Ralf Bennartz

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Information about Ralf Bennartz

Published on January 22, 2008

Author: Soffia

Source: authorstream.com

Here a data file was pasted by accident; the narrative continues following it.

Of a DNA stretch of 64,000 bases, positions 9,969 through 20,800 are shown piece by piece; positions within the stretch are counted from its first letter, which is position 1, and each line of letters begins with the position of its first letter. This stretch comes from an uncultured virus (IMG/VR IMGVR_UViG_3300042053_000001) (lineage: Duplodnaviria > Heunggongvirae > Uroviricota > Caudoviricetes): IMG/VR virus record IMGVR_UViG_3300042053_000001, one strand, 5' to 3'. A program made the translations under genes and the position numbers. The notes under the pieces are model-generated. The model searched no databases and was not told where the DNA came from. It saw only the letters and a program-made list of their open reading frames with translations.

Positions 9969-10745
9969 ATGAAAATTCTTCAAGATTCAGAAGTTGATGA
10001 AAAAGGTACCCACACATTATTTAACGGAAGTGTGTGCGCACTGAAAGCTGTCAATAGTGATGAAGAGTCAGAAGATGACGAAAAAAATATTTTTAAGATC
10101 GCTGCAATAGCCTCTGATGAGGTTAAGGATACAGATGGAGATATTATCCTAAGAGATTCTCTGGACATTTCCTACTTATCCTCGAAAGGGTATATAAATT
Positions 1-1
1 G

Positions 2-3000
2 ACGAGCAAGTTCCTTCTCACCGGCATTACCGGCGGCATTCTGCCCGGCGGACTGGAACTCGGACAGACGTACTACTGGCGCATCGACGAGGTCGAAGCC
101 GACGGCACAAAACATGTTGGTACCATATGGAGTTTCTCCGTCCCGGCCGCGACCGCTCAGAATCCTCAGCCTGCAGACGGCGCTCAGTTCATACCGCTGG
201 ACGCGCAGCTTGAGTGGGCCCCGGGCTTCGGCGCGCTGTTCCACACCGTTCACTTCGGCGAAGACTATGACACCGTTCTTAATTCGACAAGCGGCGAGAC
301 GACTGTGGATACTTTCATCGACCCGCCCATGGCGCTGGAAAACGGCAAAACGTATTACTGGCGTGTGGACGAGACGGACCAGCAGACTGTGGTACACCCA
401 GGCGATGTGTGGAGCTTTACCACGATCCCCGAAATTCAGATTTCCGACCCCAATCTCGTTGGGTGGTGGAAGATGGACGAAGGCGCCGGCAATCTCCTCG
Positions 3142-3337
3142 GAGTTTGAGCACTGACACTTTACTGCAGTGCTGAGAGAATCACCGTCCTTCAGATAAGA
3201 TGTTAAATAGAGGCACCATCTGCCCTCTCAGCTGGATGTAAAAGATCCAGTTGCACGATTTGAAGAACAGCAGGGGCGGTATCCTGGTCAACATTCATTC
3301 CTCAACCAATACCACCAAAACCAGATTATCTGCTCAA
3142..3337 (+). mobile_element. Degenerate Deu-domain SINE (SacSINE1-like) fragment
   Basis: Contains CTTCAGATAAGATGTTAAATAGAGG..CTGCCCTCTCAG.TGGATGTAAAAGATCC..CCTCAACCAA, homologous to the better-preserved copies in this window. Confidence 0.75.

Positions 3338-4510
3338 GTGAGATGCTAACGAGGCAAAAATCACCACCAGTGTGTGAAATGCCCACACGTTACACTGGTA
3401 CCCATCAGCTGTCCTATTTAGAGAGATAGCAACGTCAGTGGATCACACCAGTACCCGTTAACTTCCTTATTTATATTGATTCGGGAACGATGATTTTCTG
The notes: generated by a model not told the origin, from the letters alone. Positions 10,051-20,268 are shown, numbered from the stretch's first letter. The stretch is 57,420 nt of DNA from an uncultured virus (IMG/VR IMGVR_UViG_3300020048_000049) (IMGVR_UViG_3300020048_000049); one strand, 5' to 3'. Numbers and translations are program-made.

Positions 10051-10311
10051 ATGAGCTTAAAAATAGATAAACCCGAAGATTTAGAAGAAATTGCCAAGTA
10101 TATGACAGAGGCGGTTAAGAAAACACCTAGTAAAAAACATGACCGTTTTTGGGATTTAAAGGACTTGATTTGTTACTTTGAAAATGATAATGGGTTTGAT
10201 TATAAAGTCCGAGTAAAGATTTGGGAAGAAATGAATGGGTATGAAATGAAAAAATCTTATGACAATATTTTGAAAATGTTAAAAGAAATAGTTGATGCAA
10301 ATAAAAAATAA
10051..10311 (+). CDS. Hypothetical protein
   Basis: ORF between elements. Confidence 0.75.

Slide1:  Microwave remote sensing of atmospheric properties using Aqua's AMSR and AMSU Ralf Bennartz Atmospheric and Oceanic Sciences University of Wisconsin Slide2:  Outline 1/2 Introduction Physical basis Observation geometry Microwave instruments Advanced Microwave Sounding Unit (AMSU) Advanced Scanning Microwave Radiometer (AMSR) Environmental parameters Water vapor Cloud liquid water Slide3:  Outline 2/2 Precipitation Precipitation identification Quantifying precipitation amount Comparison with ground radar Phase of precipitation at surface Sampling issues Soil wetness in Amazon river region Conclusions Slide4:  Microwave spectral range H2O H2O O2 O2 Slide5:  Microwave instruments on AQUA Advanced Microwave Sounding Unit (AMSU) Cross track scanning instrument Main dedication is temperature and humidity soundings Several channels in oxygen absorption band 50-60 GHz Three channels in water vapor absorption line at 183 GHz Four window channels 23, 31, 89, and 150 GHz All channels with mixed polarization Spatial resolution varies with scan position and frequency between 15 x 15 km and about 100 km Advanced Microwave Scanning Radiometer (AMSR) Conical scan geometry Main dedication is integrated atmospheric properties, soil moisture, sea surface temperature and wind 6, 10, 18, 23, 37, 89 GHz All channels dual polarization Spatial resolution varies with frequency between 6 x 9 km and 70 x 50 km Slide6:  AMSR channels H2O H2O O2 O2 Slide7:  Passive microwave observation geometry Slide8:  Comparison of direct broadcast versus global data (different calibration pathes) Differences smaller than 0.3 K for all channels Slide9:  Retrieval of water vapor column Slide10:  Dry bias in water vapor column for cloud-free observations Slide11:  Dry bias for cloud-free observations Slide12:  Cloud liquid water MODIS versus microwave :  MODIS versus microwave True color images Liquid water from microwave:  Liquid water from microwave LWP MODIS and microwave Comparison with satellite microwave data:  Comparison with satellite microwave data LWP MODIS and SSM/I Slide16:  Precipitation: Demands on precipitation estimates Nowcasting/short range forecasting Timely product generation Best possible spatial resolution Absolute accuracy in many cases not of major importance (three to four intensity classes are sufficient) Climate research High absolute accuracy needed to detect climate signals Global observations Temporal and spatial averages Long term observation Monitoring of extreme events Slide17:  Visible/NIR/IR (AVHRR/MODIS) + high spatial resolution + convective cells, even small ones, can be well identified - no strong coupling between spectral signature and rain - area of potential rain overestimated generally low likelihood - intensity and likelihood not really decoupled Microwave (AMSR, AMSU) - lower spatial resolution - small convective cells sometimes missed + stronger coupling between rain and scattering signature + rain areas better delineated + more independent intensity and likelihood information - sometimes spurious light rain - not applicable over snow and ice Precipitation from Satellites Slide18:  Passive microwave precipitation signal Most directly linked to surface precipitation Over cold (water) surfaces only All types of surfaces More indirect Slide19:  The scattering index Has been found to be a linear measure for precipitation intensity Predict brightness temperature T* in absence of scattering from low frequencies (functional relation is found by inverse radiative transfer modeling or global brightness temperature statistics) Take observed high frequency brightness temperature and subtract T* Slide20:  Four classes of precipitation intensity from co-located radar data Rain rate Class 1: Precipitation-free 0.0 - 0.1 mm/h Class 2: Risk for precipitation 0.1- 0.5 mm/h Class 3: Light/moderate precipitation 0.5 - 5.0 mm/h Class 4: Intensive precipitation 5.0 - ... mm/h Precipitation identification Slide21:  Precipitation identification using AMSU NOAA15 overpass 13 September 2000, 06:43 UTC Slide22:  NOAA15 overpass 13 September 2000, 06:43 UTC Slide23:  Passive microwave precipitation signal Most directly linked to surface precipitation Over cold (water) surfaces only All types of surfaces More indirect Slide24:  Z-R conversion radar Marshall-Palmer (1948): Z=200 R1.6 (Figure from Battan, 1981) Sekhon-Srivastava (1970): Z=2000 R2.0 Slide25:  Moments of drop size distribution Slide26:  Average the high resolution data to the passive mw resolution and account for: passive mw beam shape up to 2.5 times 3-db radius parallax errors for both datasets (Bennartz, JAOT, 1999; Bennartz and Michelson IJRS, 2003) Convolution of high resolution data to passive mw observations Slide27:  Observation geometry Altitude of radar beam (elevation 0.5°): @100km distance: 2.2 km @200km distance: 5.2 km 273 K isothermal typically at 2-3 km Slide28:  Thunderstorm Graupel (Cold air outbreak) Frontal precipitation Radar reflectivity [dBz] Three different cases High LWP everywhere east of Gotland WVP 25 kg/m2 Dry air WVP 12 kg/m2 Isolated showers Moist air WVP 35 kg/m2 Slide29:  Radar versus passive microwave precipitation estimate Thunderstorm Graupel (Cold air outbreak) Frontal precipitation Slide30:  Radar versus passive microwave precipitation estimate Thunderstorm Graupel (Cold air outbreak) Frontal precipitation Need information about type of precipitation event Slide31:  Likelihood of snowfall versus rain at the surface derived from AMSR-E estimates of the freezing level Upper panel: Thick lines: Surface observer reports liquid rain at the surface(741 cases) Thin line: Surface observer reports snowfall at the surface (449 cases) Lower panel: likelihood of frozen precipitation as function of freezing level Slide32:  AMSR-E derived frequency of frozen precipitation over the North Atlantic October 2002 January 2003 Slide33:  Sampling of precipitation Sampling issues at 60ON:  Sampling issues at 60ON Sampling of precipitation Slide35:  Linear dependence of Tb on fraction of land (Bennartz, JAOT, 1999) Slide36:  Show movies of Amazon river Slide37:  Conclusions Microwave imaging instruments provide a number of key parameters for atmospheric and hydrological research and forecasting: These are column integrated water vapor, cloud liquid water, rainfall, and soil wetness information The clear advantage of microwaves over vis/nir/ir instruments is their ability to penetrate clouds Disadvantage is the lower spatial resolution compared to e. g. MODIS Slide38:  MSG SEVIRI Provides complementary information to mw sensors (cloud detection, cloud micprohysical parameters) Provides high temporal coverage (developing thunderstorms) GPM/EGPM will NOT have VIS/IR sensors Slide39:  MSG Daytime SEVIRI 19.3.2003 10:45 UT (RGB: 3.9 / 0.8 / 0.6 micron) Slide40:  MSG Nighttime SEVIRI 20.3.2003 23:45 UT (RGB: 12 / 11 / 3.9 micron) Slide41:  Radar frequencies Slide42:  AMSU-A and AMSU-B effective field of view (EFOV) as function of scan position Resulting from the continuous motion of the AMSU-B’s main reflector the EFOV of the AMSU-B is broadened in the cross-track direction This is not the case for the stepwise scanning AMSU-A Slide43:  NOAA15 overpass 18 June 2000, 07:39UTC Slide44:  NOAA15 overpass 13 September 2000, 06:43 UTC Slide45:  NOAA12 overpass 13 September 2000, 05:48 UTC